81 overtime loss to Penn State in the Bi
Tournament semifinal was tough for Mic
coach Sue Guevara and guards Ann Lemi
Molly Murray to swallow. And it showed.
"The feeling I have in my gut right r
killing me," Murray said. "I know we ha
NCAA Tournament to look forward to, bi
got to get over this feeling first."
Penn State's Jamie Parsons sealed the N'
the victory in the meet's last event.
But the Minnesota team they duked
it out with last year wasn't about to let
that happen again, and the Golden
Gophers stole the golden moment,
beating second-place Michigan 714-
"It's not that we didn't do well,"
Michigan coach Jon Urbanchek said.
"It's that Minnesota did very well."
It's true. Michigan swam well, but
Minnesota's depth was simply too
much for the Wolverines to overcome.
The Gophers only came away with
one individual champion - Ty
Bathurst in the 50-yard freestyle.
But Minnesota took second, fourth
and fifth in that race, too.
And in every race Michigan won, at
least one Gopher placed high enough
to score points.
Urbanchek was right. Michigan
Tom Malchow swam well. He won
the 200 free and the 200 butterfly. He
was also honored with the Big Ten
Swimmer of the Year award. But no
Big Ten title.
Chris Thomspson swam well. He
won the 500 free and the 1,650 free,
setting the Big Ten record of 14:44.59
in the process. He earned Big Ten
Freshman of the Year honors for his
season. But no Big Ten title.
Derya Buyukuncu won Swimmer of
See SWIMMING, Page 7B
By Chris Duprey
Daily Sports Writer
Questions surrounded the. Michigan women's track team
before the 1998 season.
Could it mix a talented distance corps with raw young ability
and compete in the Big Ten? Would the injury bug affect the
Wolverines, as it did star distance runner Julie Froud?
In the end, any questions that lurked about Michigan's tenaci-
ty and heart were answered Feb. 28 and Mar. I when the
Wolverines captured the Big Ten championship in East Lansing.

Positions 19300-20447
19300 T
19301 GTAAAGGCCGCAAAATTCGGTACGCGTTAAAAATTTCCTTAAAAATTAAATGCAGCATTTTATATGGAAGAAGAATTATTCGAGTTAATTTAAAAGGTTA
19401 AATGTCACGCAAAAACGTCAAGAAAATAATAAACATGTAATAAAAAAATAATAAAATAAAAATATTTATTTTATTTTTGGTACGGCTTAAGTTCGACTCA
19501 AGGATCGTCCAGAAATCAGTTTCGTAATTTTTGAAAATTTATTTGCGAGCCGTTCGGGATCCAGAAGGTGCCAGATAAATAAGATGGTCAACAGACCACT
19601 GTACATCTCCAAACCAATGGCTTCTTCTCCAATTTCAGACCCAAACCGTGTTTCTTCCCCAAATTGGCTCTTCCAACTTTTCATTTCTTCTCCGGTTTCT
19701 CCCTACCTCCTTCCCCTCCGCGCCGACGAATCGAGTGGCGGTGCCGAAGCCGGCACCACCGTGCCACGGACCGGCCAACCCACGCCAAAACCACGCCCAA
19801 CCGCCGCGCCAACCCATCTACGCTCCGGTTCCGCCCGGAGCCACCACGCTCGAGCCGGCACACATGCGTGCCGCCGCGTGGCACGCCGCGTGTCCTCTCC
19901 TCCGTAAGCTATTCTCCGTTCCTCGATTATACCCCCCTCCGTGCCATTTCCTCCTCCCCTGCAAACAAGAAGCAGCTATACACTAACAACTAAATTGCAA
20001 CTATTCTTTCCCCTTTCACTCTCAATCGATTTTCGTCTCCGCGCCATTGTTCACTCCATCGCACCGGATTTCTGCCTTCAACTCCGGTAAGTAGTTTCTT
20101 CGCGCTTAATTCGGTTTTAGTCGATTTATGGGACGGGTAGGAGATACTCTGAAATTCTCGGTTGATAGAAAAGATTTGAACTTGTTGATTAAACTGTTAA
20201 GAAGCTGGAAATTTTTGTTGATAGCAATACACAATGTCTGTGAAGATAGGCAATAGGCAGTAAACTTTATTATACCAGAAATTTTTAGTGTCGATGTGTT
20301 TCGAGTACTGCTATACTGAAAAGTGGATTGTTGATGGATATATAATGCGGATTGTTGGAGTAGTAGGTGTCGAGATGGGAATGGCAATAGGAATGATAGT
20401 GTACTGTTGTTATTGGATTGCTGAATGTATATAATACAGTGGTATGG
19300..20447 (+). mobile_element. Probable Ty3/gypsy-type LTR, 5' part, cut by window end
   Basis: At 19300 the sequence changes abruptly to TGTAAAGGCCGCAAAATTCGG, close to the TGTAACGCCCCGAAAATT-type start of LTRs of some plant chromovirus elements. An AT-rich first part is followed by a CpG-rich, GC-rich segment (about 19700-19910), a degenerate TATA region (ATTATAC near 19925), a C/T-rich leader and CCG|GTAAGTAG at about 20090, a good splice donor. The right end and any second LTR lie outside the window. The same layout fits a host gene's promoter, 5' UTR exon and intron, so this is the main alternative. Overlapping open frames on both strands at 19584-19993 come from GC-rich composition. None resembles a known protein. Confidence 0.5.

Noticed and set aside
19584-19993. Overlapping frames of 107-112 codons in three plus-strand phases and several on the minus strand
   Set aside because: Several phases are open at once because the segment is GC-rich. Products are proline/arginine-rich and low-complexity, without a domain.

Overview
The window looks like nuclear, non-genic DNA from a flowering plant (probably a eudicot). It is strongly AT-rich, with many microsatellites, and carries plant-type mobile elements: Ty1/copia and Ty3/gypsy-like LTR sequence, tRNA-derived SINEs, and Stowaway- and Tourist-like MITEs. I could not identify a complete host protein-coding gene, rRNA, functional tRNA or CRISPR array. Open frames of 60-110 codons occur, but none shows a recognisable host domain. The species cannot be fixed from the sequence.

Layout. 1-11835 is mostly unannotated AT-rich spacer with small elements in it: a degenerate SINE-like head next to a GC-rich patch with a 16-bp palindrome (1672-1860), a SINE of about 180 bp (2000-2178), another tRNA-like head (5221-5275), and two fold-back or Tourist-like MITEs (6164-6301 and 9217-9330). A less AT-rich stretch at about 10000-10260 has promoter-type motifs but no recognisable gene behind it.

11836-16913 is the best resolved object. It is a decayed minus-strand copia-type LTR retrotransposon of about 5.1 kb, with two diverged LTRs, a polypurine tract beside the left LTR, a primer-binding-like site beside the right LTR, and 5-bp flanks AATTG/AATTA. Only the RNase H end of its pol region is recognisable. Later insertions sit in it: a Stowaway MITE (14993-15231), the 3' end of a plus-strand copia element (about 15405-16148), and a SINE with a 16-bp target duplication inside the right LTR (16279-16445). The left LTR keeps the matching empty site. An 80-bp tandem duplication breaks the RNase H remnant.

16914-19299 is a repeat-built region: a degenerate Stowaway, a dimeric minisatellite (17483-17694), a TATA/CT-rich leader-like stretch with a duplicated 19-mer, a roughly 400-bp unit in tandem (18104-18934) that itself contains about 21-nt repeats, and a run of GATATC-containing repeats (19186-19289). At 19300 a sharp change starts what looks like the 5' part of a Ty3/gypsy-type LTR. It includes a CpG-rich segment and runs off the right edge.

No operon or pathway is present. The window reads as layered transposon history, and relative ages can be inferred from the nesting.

"It's overwhelming'" said high jumper Nicole Forrester. "It
feels great. Finally, it all paid off. It makes us excited for the out-
Going head-to-head with favorites Wisconsin and Illinois, the
Wolverines earned 42 points on day one to take a three-point lead
over Wisconsin. But Michigan came out strong for the finals on
day two, cruising to the championship. The Wolverines finished
with 133 points, topping Wisconsin, who finished with 112.
Illinois wasn't far behind in third place with 110.
Bobby Hayes and the Wolverines won a pair of close games
this weekend to finish the regular season.
'M' squeaks by
twice to finSh
By Chris Farah
Daily Sports Editor
NOTRE DAME - The Michigan hockey team went into
last weekend having won or lost 14 games by just a single goal
- a style of play coach Red Berenson has often called "heart-
With the CCHA title potentially on the line, and matchups
against two low-fat, easily digestible teams like Bowling Green
and Notre Dame, it seemed like the Wolverines would end their
heart-attack habits for the last weekend of regular-season con-
But, apparently, Michigan (22-7-1 CCHA, 28-9-1 overall)
Michigan's Ann Lemire fights for the ball with
two Wisconsin players in Indianapolis.
With 1:27 to play in overtime, Penn State's
Helen Darling passed the ball out of bounds. As
Thorius took the ball upcourt off the inbounds,